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far it is charged as new, and with how little reaTon.
My declared intention, in that part of my Sermon which difpleases the Letter-Writer, is, to
explain that great argument for a future state, " which St Paul hath couched in the words” of my text. If in this life only we have hope in Chrift, we are of all men most miserable. I suppose them to signify, That “ if all the benefits we expect from “ the Christian institution were confined within “ the bounds of this life, and we had no hopes " of a better state after this, of a great and lasting as reward in á life to come ; we Chriftians should “ be the most abandoned and wretched of crea.
tures; all other forts and fects of men would “ evidently have the advantage of us, and a much “ furer title to happiness than we. From whence “ I say, the apostle would be understood to infer
(though the inferance be not expressed) thac « therefore there must needs be another state, to “ make up the inequalities of this, and to solve “ all irregular appearances," p. 2.
In the explication of this argument, I profess, to urge (what i call) the concellion of the apostle Somewhat further than the Letter of the text will carry us, by asserting, under two different heads, “ That were there no life after this, if, Men “ would be more miserable than beasts; and 2dly, « The best men would be often the most miserable. “ I mean, as far as happiness or mifery are to be “ measured from pleasing and painful sensations. « And, suposing the present to be the only life we
are to lead, I see not but that this might be VOL. II.
“ esteemed « esteemed the true measure of them.” *Upon the first of these heads I shew, that “ in this life beasts “ have, in many respects, the advantage of men; « in as much as they (1) enjoy greater fensual advantages peculiar to men, that they “ have the
pleasures, and (2) feel fewer corporal pains, sand (3) are utter ftrangers to all those anxious " and tormenting thoughts, which perpetually “ haunt and disquiet mankind t. I enlarge on these particulars, and then proceed on the same foot likewise to shew, That “the best men would “ be often the most miserable ;" since “ their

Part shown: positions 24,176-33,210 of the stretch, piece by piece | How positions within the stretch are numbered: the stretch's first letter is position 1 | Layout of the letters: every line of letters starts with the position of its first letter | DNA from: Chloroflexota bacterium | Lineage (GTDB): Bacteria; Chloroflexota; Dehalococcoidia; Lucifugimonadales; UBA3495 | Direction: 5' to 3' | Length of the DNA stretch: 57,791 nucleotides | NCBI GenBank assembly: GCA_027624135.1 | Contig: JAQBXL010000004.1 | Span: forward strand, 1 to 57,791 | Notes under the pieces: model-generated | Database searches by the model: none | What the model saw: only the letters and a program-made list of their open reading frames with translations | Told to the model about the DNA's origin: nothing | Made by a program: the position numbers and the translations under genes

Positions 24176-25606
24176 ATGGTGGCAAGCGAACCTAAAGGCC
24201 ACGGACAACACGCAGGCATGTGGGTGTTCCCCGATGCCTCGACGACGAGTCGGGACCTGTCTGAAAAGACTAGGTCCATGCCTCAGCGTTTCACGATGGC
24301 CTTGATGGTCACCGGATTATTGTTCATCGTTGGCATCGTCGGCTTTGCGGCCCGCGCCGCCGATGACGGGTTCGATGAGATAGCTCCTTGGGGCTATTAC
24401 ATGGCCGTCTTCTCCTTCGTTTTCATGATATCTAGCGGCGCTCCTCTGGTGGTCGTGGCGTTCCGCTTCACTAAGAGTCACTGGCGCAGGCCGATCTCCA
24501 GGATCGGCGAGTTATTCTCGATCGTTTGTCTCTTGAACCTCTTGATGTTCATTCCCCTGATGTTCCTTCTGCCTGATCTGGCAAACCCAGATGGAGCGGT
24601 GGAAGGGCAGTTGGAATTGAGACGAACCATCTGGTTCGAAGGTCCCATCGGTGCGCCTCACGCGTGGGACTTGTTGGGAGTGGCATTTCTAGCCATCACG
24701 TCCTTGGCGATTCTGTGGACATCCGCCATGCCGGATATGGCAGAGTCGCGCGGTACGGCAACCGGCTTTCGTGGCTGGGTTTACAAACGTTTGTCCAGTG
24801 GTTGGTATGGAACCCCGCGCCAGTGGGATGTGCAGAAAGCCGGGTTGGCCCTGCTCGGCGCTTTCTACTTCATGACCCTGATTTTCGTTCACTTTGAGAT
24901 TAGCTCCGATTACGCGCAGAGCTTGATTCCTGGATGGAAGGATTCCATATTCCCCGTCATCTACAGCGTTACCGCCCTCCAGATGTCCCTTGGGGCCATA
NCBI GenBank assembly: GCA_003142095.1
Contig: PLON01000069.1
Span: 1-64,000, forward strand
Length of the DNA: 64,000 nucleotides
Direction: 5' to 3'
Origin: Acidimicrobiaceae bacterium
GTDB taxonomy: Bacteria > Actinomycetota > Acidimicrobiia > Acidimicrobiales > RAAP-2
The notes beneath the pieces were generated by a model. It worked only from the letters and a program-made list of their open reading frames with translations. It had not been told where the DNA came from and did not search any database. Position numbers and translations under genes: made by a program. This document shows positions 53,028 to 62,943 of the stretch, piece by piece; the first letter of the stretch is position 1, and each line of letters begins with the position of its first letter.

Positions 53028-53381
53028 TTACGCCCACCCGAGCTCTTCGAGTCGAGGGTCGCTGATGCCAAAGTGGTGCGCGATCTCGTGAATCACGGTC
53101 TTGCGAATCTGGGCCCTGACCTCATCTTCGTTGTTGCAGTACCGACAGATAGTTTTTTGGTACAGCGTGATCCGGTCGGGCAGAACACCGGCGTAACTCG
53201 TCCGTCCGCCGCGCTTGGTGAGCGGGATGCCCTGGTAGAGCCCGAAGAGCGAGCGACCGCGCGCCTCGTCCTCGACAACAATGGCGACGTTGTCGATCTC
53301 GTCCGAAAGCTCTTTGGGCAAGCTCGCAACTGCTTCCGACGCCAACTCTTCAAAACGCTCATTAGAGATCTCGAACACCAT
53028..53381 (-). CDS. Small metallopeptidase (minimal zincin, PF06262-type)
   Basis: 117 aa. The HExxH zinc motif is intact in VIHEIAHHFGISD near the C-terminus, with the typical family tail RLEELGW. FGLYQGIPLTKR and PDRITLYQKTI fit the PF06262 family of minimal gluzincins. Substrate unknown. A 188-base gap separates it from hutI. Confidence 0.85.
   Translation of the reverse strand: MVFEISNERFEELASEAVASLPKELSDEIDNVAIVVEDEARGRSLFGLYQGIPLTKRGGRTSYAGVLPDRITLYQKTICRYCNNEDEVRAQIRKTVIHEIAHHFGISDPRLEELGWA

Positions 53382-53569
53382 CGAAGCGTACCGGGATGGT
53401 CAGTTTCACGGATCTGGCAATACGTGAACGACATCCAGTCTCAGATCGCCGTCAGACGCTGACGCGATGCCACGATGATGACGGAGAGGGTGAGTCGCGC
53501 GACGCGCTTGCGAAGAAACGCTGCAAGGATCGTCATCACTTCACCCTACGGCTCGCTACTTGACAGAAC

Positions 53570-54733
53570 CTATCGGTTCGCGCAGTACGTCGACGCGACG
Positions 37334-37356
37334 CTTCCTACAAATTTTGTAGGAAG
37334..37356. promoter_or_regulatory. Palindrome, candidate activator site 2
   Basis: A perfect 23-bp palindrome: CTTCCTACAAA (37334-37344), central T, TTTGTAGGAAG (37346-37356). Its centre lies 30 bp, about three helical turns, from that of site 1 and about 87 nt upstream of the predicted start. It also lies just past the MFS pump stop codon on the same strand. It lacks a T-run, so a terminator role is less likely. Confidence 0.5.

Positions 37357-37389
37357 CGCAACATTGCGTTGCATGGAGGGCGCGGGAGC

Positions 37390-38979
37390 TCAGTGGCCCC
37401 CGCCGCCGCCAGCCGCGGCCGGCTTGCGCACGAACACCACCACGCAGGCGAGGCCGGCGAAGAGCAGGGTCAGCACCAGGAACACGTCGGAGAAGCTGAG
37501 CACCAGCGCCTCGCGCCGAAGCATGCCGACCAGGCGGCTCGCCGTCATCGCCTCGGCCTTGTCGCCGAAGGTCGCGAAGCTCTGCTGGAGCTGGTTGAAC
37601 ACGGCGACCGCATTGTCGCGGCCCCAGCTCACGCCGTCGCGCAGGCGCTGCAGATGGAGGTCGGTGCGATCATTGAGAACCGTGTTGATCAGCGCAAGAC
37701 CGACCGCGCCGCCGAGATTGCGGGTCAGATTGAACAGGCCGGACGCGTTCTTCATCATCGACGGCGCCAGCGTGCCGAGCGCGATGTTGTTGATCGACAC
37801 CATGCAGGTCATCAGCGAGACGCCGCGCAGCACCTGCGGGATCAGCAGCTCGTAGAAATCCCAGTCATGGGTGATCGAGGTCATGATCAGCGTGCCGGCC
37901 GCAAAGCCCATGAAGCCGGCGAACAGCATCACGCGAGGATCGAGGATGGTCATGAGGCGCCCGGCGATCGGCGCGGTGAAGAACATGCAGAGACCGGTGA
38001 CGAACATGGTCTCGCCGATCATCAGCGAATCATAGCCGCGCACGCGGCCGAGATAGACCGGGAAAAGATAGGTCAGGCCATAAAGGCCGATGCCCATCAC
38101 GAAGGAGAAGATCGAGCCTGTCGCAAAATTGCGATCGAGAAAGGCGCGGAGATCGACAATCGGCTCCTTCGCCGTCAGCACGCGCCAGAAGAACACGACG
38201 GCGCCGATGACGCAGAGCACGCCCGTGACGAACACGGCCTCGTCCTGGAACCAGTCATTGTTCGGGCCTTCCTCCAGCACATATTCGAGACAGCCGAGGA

principles (1) give them not leave to taste fo « freely of the pleasures of life, as other men's do, « and (2) expose them more to the troubles and « dangers of it," p. 6.
Both these points I illustrate by various instances; and, upon the whole, conclude, “ That « therefore, as certainly as God is, a time there “ will and must be, when all these unequal distri. “butions of good and evil shall be fet right, and o the wisdom and reasonableness of all his tranf. " actions, with all his creatures, be made as clear
the noon-day," p. 10. I was willing to represent to the reader, at one view, the whole courfe of my reasoning, according to the order in which it lies, and in the very words, which I have made use of to express it in my Sermon. If he compares this short Account of my Doctrine, with the larger explication given of its several branches in the Sermon itself, he will find, That (whatever the Letter-Writer boldly affirms to the contrary) it must be understood,
and is by me actually proposed, under the Restrictions following:
1 When I prefer beasts to men, and bad men to good, in point of happiness, it is upon a supposition, not only that there is no other life than this, but that mankind are persuaded that there is none.
The men I speak of, are such as those Corinthians were again it whom St. Paul argued men, who “in this life only have hope in Chrift;" such as “ expect no benefits from the Christian *** Institution, but what are confined within the ** bounds of this present life, and have no hopes * of a better ftate after this, of a great and lasting *6 reward in a life to come This is the account which I exprefly give of them when I enter on the argument, and which I repeat several times t in the course of it; and which must be understood all along, even where it is not mentioned. And such a sort of Christians I